Shenwan Hongyuan IPO Is Largest Offering In Hong Kong This Year
China's oldest sixth largest brokerage firm is reportedly going public in Hong Kong in an attempt to raise as much as US$1.25 billion in new capital. Shenwan Hongyuan will be Hong Kong's largest IPO this year when it goes public as it ramps up its plans to expand its operation overseas.
The company is currently already listed on the Shenzhen Stock Exchange, which means that it will be the 12th Chinese brokerage firm to be dual-listed in Hong Kong and Mainland China. During its IPO, the company plans to sell a total of 2.5 billion shares.
Shares will reportedly be offered between HK$3.63 and HK$3.93 per piece. The firm is expected to release the official pricing of its stocks on April 18, with a debut in Hong Kong scheduled on April 26.
Around 94 percent of the shares will be offered to major institutional investors, while the rest of the shares will be offered to the public. As of this year, the firm has managed to raise around US$330 million through bond sales, leaving it with an outstanding bond principal of around US$9.6 billion.
Shenwan Hongyuan is majorly controlled by the state-owned own firm Central Huijin Investment. The brokerage firm is the result of a number of mergers between China's largest and oldest securities firms, including Wanguo Securities and Shenyin Securities.
Wangou was previously the biggest securities brokerage in China and was founded by Guan Jinshen, considered to be the country's godfather of securities. Guan was unfortunately charged with bribery and abuse of public funds in 1995 due to a series of trades now famously known as the "327 incident."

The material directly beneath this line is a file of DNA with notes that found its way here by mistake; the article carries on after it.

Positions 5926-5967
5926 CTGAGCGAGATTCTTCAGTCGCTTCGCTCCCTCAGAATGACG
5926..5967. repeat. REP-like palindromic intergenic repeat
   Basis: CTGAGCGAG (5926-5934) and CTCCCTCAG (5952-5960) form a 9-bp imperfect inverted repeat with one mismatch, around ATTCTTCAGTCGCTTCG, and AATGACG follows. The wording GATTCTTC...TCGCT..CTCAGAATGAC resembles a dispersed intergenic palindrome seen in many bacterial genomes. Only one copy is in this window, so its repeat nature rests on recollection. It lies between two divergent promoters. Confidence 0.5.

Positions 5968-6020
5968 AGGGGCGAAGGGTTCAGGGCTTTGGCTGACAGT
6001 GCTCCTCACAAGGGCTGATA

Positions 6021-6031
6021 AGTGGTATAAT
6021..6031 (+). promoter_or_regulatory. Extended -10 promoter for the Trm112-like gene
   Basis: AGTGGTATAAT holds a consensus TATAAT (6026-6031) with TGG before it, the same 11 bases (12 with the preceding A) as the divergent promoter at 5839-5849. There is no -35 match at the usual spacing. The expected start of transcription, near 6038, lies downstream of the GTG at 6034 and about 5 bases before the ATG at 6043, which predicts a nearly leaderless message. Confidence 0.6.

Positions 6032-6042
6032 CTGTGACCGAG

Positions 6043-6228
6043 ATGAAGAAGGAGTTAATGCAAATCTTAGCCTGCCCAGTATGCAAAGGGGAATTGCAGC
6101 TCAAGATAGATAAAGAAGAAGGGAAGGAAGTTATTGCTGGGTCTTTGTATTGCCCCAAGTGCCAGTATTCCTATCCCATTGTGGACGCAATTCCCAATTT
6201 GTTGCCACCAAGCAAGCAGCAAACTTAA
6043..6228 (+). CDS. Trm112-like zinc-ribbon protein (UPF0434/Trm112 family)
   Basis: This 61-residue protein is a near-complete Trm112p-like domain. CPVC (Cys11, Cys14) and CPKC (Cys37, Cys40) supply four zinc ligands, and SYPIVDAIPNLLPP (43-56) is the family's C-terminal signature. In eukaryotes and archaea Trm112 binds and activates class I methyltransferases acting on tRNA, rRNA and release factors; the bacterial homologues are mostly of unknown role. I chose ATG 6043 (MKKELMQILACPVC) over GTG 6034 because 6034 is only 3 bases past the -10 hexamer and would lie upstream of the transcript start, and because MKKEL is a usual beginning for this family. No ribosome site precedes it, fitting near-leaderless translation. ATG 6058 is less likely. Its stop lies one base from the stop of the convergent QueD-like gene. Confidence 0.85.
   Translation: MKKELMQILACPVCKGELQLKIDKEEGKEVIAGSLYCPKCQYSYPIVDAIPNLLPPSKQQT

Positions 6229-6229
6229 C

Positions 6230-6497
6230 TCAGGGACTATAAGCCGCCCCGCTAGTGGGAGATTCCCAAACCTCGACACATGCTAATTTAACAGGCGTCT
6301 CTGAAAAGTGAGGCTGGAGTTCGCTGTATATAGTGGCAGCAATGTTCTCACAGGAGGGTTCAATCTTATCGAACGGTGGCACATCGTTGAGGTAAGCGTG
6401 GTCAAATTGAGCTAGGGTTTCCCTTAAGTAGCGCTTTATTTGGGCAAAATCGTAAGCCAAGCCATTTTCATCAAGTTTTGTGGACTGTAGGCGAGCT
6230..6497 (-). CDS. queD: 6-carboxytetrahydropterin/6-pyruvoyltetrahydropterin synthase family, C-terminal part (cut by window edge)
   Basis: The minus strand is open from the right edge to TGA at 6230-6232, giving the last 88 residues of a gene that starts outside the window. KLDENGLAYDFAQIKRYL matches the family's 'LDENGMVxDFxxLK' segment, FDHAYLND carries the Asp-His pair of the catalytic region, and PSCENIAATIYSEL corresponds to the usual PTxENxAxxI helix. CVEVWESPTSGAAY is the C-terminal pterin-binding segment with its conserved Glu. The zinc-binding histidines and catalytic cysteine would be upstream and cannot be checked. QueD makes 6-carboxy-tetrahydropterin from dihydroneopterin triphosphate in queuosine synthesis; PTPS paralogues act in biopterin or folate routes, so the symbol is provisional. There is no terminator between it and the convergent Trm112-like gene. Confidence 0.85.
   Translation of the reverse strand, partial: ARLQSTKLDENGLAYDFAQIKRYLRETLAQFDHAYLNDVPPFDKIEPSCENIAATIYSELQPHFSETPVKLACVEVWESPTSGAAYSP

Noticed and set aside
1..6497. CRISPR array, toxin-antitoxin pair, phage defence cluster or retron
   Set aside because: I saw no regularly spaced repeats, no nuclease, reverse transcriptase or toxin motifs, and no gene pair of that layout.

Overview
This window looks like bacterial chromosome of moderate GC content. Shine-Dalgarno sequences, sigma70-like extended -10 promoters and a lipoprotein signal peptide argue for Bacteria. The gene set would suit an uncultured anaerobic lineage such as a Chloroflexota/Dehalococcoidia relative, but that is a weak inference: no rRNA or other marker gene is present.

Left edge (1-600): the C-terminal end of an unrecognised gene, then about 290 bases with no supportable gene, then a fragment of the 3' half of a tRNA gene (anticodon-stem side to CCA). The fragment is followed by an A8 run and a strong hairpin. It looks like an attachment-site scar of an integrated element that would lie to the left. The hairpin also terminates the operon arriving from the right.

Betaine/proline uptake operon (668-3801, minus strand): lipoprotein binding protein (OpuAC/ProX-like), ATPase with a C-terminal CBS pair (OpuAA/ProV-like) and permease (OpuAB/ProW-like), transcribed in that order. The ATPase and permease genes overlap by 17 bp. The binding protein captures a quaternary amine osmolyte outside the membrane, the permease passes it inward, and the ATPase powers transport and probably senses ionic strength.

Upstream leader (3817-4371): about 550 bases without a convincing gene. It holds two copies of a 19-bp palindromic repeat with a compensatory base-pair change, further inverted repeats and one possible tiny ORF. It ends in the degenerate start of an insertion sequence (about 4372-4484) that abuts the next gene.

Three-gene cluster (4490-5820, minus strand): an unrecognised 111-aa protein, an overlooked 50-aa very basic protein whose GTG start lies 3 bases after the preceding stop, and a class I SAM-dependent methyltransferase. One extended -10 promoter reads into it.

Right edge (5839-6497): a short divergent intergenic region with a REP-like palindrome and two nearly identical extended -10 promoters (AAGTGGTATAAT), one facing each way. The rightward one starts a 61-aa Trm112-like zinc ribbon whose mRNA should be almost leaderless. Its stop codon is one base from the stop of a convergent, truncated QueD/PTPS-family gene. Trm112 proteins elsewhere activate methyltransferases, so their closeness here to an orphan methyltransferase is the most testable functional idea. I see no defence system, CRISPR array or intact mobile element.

The announcement of the IPO comes at the heels of the company's earnings call, which saw its net profits fall by around 9.6 percent. The significant fall has been attributed by the firm to the recent drop in brokerage fees and commissions in the industry.
The firm's investment banking revenues also saw a massive drop last year, by as much as 37 percent, which was directly correlated to lowered brokerage fees. The firm also reported write-offs of around US$92 million in credit impairment losses, which included write-offs to Shanghai RAAS Blood Products, Harbin Gloria Pharmaceuticals, and Zhongnan Red Cultural Group.
According to the company's chief financial officer, Yang Changyun, the entire industry apparently struggled last year due to the country's slowing economic growth. The drop in the Shanghai Composite Index by about 24.5 percent last year was one of the biggest factors in the decline of the securities markets.